Obama's victory shows US is 'extraordinary' country: Rice
Secretary of State Condoleezza Rice Wednesday hailed Barack Obama becoming the first black presidential nominee of a major US party, saying it showed America was an "extraordinary country."
"The United States of America is an extraordinary country," Rice, the first black woman to be the nation's top diplomat, told reporters when asked to comment on Obama's historic victory late Tuesday in the grueling 2008 Democratic primaries.
"It's a country that has overcome many, many years, decades -- actually a couple of centuries -- of trying to make good on its principles," Rice said.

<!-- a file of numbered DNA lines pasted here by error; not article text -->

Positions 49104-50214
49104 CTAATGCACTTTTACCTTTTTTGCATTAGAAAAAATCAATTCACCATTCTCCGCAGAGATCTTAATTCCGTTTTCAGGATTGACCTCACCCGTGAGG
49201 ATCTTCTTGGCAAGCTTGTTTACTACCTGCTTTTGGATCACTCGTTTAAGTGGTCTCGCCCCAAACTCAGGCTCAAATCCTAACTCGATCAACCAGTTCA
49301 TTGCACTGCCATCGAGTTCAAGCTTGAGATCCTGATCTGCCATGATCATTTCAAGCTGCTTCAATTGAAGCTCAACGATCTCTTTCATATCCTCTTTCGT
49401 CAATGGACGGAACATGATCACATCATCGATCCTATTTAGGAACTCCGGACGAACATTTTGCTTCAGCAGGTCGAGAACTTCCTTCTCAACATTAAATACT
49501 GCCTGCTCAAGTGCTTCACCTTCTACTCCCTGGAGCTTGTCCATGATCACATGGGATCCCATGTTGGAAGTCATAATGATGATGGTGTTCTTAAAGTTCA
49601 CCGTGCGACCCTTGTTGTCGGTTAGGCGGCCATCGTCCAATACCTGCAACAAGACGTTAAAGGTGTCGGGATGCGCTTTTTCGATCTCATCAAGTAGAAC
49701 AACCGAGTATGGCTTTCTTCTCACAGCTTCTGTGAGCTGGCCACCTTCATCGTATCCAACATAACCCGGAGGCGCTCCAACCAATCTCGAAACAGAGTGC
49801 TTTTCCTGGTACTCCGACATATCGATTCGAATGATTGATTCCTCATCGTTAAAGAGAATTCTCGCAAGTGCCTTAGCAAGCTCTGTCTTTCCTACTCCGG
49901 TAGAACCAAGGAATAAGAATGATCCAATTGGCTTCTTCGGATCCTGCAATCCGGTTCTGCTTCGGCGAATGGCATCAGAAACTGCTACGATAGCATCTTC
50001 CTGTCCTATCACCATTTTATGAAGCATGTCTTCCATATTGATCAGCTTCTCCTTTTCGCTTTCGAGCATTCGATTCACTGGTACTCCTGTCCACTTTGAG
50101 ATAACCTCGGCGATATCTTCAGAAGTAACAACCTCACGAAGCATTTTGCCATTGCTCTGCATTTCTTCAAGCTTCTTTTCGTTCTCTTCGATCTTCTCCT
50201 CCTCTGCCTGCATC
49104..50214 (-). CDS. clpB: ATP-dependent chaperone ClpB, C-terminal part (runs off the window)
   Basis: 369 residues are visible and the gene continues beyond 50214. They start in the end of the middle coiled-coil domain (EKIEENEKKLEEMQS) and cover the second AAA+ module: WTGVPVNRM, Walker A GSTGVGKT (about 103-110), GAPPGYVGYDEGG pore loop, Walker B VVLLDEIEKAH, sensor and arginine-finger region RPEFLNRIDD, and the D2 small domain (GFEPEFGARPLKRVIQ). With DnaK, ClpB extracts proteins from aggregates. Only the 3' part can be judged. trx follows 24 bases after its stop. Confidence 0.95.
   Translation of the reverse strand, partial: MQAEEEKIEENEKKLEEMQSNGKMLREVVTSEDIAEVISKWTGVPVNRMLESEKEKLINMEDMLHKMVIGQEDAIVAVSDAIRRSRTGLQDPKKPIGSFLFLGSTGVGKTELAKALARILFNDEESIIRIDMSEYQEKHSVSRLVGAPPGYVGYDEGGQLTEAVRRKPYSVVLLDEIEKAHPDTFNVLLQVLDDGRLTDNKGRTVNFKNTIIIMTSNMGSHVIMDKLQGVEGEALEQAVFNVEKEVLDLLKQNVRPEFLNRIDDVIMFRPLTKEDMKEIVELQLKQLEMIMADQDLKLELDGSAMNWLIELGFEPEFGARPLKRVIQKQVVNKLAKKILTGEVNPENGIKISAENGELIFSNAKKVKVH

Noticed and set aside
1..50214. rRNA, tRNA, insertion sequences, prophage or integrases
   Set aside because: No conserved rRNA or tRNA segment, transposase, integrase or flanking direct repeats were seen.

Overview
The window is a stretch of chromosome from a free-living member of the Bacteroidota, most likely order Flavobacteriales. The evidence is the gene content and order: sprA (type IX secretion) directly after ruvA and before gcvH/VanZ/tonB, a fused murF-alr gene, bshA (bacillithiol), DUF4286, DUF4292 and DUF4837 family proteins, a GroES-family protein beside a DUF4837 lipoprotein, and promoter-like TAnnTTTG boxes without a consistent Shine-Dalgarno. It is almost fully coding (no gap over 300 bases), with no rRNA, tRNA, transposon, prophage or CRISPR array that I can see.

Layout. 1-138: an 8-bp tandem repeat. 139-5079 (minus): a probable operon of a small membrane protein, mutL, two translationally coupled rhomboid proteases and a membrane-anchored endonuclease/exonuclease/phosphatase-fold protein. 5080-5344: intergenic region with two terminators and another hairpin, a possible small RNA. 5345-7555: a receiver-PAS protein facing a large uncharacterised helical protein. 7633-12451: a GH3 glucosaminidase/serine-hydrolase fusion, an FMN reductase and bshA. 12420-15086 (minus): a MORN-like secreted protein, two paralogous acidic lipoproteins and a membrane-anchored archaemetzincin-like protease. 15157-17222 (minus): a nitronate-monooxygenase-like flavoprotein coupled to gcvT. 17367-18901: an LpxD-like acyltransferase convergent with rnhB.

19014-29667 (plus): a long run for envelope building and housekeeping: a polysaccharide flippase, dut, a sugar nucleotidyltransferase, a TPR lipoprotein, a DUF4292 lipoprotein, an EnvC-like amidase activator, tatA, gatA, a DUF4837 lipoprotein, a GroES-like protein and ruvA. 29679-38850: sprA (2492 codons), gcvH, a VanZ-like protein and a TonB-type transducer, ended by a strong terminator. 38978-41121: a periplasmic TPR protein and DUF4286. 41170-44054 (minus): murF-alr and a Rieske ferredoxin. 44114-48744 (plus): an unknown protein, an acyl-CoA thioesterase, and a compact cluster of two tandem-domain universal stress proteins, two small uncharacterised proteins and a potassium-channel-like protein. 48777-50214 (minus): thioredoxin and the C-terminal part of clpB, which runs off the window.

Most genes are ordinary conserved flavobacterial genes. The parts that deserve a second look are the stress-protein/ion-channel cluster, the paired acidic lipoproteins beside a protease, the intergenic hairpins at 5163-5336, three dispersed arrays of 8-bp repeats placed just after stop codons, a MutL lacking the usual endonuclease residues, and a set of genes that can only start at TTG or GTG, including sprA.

"I think that what we're seeing is an extraordinary expression of the fact that we the people is beginning to mean all of us."
But Rice, who is the highest ranking African-American in the current White House administration, added she wanted to stay out of the presidential campaign itself.
Her predecessor Colin Powell was the first African-American to hold the post as secretary of state.
In March, on the occasion of the 40th anniversary of the assassination of civil rights leader Martin Luther King, Rice said the United States was a remarkable country where someone like her could rise to a position first held by a slave owner.
She was referring to Thomas Jefferson, a slave owner who served as the nation's first secretary of state from 1790-1793, AFP reported.